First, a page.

Increasingly, sustainable food production has come into focus for entrepreneurs. Witness the rise of circular economy solutions. Urban farmers in Singapore have invented methods for food waste to be processed and recycled as fertiliser. Reduced energy and water use is also in their sights; several companies have incorporated precision-irrigation technology or recirculatory water systems. Still, progress has been slower in integrating renewable energy sources into their infrastructure.
Interest in agri-food technology in Singapore is likely to grow thanks to increased support from the government and research institutes. Singapore’s government has launched two centres of innovation, in collaboration with local institutions Nanyang Technological University and Temasek Polytechnic, to focus on finding solutions for agricultural challenges. Such collaborations are already bearing fruit. For example, researchers from Singapore-based Temasek Life Sciences Laboratory have found a way to use technology to identify and select fish with desirable traits, successfully breeding freshwater tilapia in sea water without genetic modification. They have also created climate-proof vegetables that require less light, and yet have enhanced nutritional value. One pioneer research product that has made it to the Singapore market is Temasek Rice. Unconventionally grown in Singapore, this rice has been formulated to withstand floods and droughts, as well as fungal and bacterial attacks, effectively producing climate-resistant rice.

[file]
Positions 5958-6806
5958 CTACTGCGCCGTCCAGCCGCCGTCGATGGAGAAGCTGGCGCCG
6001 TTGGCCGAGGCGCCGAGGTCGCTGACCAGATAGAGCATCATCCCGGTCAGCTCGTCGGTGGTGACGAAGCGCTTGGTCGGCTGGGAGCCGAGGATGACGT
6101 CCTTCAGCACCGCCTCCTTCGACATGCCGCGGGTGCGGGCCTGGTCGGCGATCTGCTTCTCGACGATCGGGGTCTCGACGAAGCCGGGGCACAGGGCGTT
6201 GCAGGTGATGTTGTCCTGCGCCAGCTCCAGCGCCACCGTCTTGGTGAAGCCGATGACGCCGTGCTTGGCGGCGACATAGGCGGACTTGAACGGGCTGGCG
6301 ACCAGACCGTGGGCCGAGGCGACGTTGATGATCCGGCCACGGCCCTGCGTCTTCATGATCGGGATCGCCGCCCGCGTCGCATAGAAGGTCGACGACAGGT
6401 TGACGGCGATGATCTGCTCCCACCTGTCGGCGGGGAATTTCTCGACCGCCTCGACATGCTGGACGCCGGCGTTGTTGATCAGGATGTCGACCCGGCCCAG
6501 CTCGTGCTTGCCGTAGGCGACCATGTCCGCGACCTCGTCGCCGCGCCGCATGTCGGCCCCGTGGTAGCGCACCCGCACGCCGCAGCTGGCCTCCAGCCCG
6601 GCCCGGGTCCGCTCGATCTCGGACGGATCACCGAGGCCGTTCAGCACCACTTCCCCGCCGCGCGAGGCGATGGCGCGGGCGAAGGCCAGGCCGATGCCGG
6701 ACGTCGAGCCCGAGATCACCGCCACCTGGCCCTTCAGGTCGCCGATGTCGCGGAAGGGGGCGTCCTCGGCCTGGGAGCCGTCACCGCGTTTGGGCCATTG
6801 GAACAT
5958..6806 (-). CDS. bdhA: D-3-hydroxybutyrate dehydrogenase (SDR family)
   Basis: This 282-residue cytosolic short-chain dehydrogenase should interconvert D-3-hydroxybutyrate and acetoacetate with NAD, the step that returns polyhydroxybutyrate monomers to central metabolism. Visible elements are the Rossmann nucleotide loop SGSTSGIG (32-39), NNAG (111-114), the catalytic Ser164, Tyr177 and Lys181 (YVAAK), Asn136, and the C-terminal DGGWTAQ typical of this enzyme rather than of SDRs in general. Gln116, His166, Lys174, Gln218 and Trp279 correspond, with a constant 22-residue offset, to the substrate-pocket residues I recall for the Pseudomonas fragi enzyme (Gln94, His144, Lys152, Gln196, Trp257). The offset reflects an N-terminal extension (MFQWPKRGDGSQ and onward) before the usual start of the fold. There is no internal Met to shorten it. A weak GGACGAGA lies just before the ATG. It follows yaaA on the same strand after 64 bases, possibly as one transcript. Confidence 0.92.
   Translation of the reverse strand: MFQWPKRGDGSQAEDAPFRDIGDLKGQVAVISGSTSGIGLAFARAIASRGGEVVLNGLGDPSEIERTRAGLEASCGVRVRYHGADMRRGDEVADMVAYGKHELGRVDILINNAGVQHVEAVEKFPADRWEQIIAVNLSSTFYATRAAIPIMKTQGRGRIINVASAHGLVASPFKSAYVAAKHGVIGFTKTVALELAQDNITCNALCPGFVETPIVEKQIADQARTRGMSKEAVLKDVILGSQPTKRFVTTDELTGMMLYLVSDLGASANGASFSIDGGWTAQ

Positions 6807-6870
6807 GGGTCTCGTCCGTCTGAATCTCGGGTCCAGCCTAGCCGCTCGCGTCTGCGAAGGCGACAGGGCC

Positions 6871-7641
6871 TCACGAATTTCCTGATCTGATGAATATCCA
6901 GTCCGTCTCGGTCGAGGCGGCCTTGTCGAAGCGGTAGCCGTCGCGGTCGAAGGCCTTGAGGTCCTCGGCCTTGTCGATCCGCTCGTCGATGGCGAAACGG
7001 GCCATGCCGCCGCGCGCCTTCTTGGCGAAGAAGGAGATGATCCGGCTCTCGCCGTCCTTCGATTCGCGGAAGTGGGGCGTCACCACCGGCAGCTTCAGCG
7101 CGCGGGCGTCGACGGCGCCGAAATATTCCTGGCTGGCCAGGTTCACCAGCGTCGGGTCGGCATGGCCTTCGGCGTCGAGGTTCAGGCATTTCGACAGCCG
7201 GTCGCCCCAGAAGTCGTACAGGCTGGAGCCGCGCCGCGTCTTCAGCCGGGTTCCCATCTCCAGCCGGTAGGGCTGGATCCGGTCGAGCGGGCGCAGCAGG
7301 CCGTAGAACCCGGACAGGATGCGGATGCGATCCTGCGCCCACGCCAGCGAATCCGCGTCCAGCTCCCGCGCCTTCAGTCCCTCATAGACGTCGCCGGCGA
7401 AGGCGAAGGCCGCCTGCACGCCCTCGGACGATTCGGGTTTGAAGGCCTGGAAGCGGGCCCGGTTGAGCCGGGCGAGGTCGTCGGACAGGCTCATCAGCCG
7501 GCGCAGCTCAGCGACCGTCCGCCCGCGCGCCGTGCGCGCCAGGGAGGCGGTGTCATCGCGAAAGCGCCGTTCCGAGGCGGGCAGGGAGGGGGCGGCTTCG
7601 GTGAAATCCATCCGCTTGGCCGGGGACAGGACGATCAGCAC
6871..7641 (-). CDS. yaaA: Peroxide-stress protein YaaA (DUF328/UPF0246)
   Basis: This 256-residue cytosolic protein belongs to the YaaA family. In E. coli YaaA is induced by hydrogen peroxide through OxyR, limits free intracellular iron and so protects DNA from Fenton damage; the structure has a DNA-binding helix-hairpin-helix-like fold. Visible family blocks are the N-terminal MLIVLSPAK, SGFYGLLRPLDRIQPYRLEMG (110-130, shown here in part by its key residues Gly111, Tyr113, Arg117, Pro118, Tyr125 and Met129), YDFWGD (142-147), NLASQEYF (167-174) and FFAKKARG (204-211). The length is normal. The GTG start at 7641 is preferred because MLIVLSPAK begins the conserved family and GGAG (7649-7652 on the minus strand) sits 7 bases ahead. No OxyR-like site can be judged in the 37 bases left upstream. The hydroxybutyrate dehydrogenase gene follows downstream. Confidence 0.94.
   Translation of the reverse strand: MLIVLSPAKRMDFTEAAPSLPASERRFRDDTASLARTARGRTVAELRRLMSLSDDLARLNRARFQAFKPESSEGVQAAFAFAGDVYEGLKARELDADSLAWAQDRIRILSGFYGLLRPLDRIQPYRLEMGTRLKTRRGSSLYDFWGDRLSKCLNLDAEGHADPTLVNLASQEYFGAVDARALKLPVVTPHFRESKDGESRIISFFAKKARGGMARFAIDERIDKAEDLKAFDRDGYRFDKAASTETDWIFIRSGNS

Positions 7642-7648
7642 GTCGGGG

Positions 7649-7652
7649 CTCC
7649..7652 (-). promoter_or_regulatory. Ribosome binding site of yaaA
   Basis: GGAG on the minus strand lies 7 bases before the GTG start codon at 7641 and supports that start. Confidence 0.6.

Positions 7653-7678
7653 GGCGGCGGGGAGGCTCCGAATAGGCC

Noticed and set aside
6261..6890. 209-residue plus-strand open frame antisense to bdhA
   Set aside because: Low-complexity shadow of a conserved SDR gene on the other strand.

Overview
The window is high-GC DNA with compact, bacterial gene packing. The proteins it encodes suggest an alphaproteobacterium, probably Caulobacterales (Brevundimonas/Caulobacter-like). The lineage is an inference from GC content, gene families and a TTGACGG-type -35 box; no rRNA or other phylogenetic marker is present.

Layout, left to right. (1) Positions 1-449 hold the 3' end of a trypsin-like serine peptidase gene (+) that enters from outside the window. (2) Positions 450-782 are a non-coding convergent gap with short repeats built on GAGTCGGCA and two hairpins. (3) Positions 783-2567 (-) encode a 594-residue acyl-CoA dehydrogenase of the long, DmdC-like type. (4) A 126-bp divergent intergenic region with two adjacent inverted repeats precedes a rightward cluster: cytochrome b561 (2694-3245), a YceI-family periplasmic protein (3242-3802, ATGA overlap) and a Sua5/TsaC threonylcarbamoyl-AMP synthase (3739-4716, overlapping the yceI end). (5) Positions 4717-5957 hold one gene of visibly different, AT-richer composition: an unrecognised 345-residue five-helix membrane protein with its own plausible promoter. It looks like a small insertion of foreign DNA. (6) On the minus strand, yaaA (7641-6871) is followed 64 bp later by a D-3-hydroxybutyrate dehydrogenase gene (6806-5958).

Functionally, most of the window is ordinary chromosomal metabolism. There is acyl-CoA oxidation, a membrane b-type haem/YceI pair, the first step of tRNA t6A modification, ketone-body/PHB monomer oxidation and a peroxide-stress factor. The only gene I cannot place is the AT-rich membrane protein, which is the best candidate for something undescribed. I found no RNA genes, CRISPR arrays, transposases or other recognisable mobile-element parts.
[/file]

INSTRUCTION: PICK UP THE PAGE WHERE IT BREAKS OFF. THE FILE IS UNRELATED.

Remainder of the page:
Leveraging Singapore’s ecosystem
Globally, agrifood tech investments have increased by 49% year-over-year to $16.9b in 2018, signalling the growing interest in the sector across the world. Similarly in Singapore, given the eager interest of investors and innovators in AgriTech, there is optimism that technology may be the key to unlocking the sector’s potential, transforming the agrifood industry and providing solutions for sustainable agriculture. Gaps remain, however, notably in the scalability and feasibility of these solutions. Siloed technologies that do not complement one another to address the entire value chain, from production to consumption, will not work. Technological change will require an end-to-end approach that is open and receptive, and business models must adapt to different contexts. There is also a disparity between the availability and accessibility of most technologies that exist today. For example, precision agriculture offers a solution to decrease the use of inputs and increase agricultural productivity, which can help farmers capture greater yield per input and therefore income, but is not applied by majority of farmers, especially smallholders. Technologies need to be affordable and accessible to farmers in order to make real changes and impact.
The new Global Centre in Singapore signals UNDP's embarkment on its #NextGenUNDP mission to build on its existing assets to create new solutions, build collaboration platforms, and spark new partnerships and instruments for development. The agriculture sector is one that will require a revolution from business-as-usual to achieve the Sustainable Development Goals. The Global Centre aims to leverage and contribute to Singapore's growing agri-food tech ecosystem, connecting the region's efforts with UNDP's extensive networks to change the way we approach development.
One of the Global Centre's pioneer projects in this space is a global innovation initiative that brings together the innovation ecosystem of startups and R&D teams, the private sector, governments and development agencies. Working in 13 countries across Asia, Africa and Latin America, Cultiv@te is a unique initiative that aims to bring innovation and technology to accelerate the achievement of the Sustainable Development Goals in the agriculture sector. With UNDP's wide network and the Centre's location in Singapore, Cultiv@te is an exciting platform to connect with industry-leaders and development experts while making a real impact. Please visit www.cultivate.technology to find out more about this initiative.
Min Ai Kok is coordinating the Global Centre's sustainable agriculture efforts and projects.